Golob, T.F., Hensher, D.A.: The trip chaining activity of Sydney residents: a cross-section assessment by age group with a focus on seniors. J. Transp. Geogr. 15, 298–312 (2007)
Goulias, K.G., Blain, L., Kilgren, N., Michalowski, T., Murakami, E.: Catching the next big wave: are the observed behaviral dynamics of the baby boomer forcing us to rethink regional travel demand models? Paper presented at transportation research board 86th meeting, Washington D.C. (2007)
Greater London Authority.: Webpage titled Mayor’s older people strategy. Available from http://www.london.gov.uk/mayor/strategies/older_people/index.jsp (2006). Accessed November 2007
Handy, S.: Non-work travel of women: patterns, perceptions and preference. Proceedings of the women’s travel issues second national conference, Baltimoore, US, October (1996), 316–342
Hanson, S.: The importance of the multi-purpose journey to work in travel behaviour. Transportation 9, 229–248 (1980)
Hensher, D., Reyes, A.J.: Trip chaining as a barrier to the propensity to use public transport. Transportation 27(4), 341–361 (2000)
Kendig, H., Browning, C.J., Young, A.E.: Impacts of illness and disability on the well-being of older people. Disabil. Rehabil. 22(1), 15–22 (2000)
Kim, S.: An analysis of elderly mobility using structural equation modeling. Paper presented at transportation research board 82th meeting, Washington, DC (2004)
Kitamura, R.: Trip chaining in a linear city. Transp. Res. A 19(2), 155–167 (1985)
McGuckin, N., Murakami, E.: Examing trip-chaining behaviour—a comparison of travel by men and women”. Transp. Res. Rec. 1693, 1–14 (1999)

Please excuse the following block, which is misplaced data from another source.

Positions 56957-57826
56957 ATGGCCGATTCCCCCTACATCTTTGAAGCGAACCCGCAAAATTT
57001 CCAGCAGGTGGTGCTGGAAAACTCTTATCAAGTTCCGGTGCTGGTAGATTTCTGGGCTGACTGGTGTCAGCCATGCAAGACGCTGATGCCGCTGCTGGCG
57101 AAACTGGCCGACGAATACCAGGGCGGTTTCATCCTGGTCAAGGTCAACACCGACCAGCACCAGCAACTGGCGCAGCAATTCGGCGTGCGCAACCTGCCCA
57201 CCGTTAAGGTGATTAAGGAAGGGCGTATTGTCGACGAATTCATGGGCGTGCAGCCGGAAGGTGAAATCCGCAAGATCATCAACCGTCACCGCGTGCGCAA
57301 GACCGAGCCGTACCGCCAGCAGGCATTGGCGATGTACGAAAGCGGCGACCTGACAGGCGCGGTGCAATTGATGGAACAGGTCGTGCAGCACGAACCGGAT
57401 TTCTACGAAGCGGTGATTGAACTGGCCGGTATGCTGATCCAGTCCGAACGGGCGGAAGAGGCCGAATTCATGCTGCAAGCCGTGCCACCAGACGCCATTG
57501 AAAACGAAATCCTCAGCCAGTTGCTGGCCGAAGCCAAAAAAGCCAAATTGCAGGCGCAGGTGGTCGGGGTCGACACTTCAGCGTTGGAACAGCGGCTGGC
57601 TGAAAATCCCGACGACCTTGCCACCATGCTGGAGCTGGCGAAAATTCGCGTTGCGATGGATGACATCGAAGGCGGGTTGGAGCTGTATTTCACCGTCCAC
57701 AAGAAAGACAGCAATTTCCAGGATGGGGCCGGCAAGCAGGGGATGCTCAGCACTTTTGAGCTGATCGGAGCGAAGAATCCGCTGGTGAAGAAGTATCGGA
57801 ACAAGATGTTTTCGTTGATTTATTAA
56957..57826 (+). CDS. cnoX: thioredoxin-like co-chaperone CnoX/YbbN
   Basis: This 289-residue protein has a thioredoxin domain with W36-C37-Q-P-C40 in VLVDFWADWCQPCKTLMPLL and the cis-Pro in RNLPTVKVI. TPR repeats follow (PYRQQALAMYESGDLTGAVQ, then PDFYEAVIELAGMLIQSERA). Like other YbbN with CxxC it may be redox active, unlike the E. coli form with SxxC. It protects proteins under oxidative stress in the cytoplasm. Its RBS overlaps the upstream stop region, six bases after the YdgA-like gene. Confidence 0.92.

McGuckin, N., Zmud, J., Nakamoto, Y.: Trip-chaining trends in the United States. Transp. Res. Rec. 1917, 199–204 (2005)
Metz, D.H.: Mobility of older people and their quality of life. Transp. Policy 7, 149–152 (2000)
Noland, R.B., Thomas, J.V.: Multivariate analysis of trip-chaining behaviour. Environ. Plan. B (Plan. Des.) 34(6), 953–970 (2007)
Noland, R.B., Schmöcker, J.-D., Su, F., Bell, M.G.H.: Trip chaining behaviour of older people in the US and London: effects of medical conditions and urban form. World conference on transport research, Berkeley, CA, (2007)
Rosenbloom, S.: The mobility needs of older Americans: implications for transportation reauthorization. The Brookings institution serious on transportation reform, July (2003)
Rutherford, G., McCormack, E., Wilkinson, M.: Travel impacts of urban form: implications from an analysis of two Seattle area travel diaries. Paper prepared for the travel model improvement program conference on urban design, telecommuting and travel behavior, October (1997)
Schmöcker, J.D., Quddus, M.A., Noland, R.B., Bell, M.G.H.: Estimating trip generation of elderly and disabled people: an analysis of London data. Transp. Res. Rec. 1924, 9–18 (2005)
Schmöcker, J.-D., Quddus M.A., Noland, R.B., Bell, M.G.H.: Transport mode choice of the elderly and disabled in London. Transportation geography, (2007, in press)
Takahashi, S.: Effects of multiple stops on the distance travelled to a grocery store. Geogr. Rev. Jpn. 59(2), 119–127 (1986)
Ye, X., Pendyala, R.M., Gottardi, G.: An exploration of the relationship between mode choice and complexity of trip chaining patterns. Transp. Res. 41B(1), 96–113 (2006)
About this article
Cite this article
Schmöcker, JD., Su, F. & Noland, R.B. An analysis of trip chaining among older London residents. Transportation 37, 105–123 (2010). https://doi.org/10.1007/s11116-009-9222-z
- Trip chaining
- Older people
- Tour definition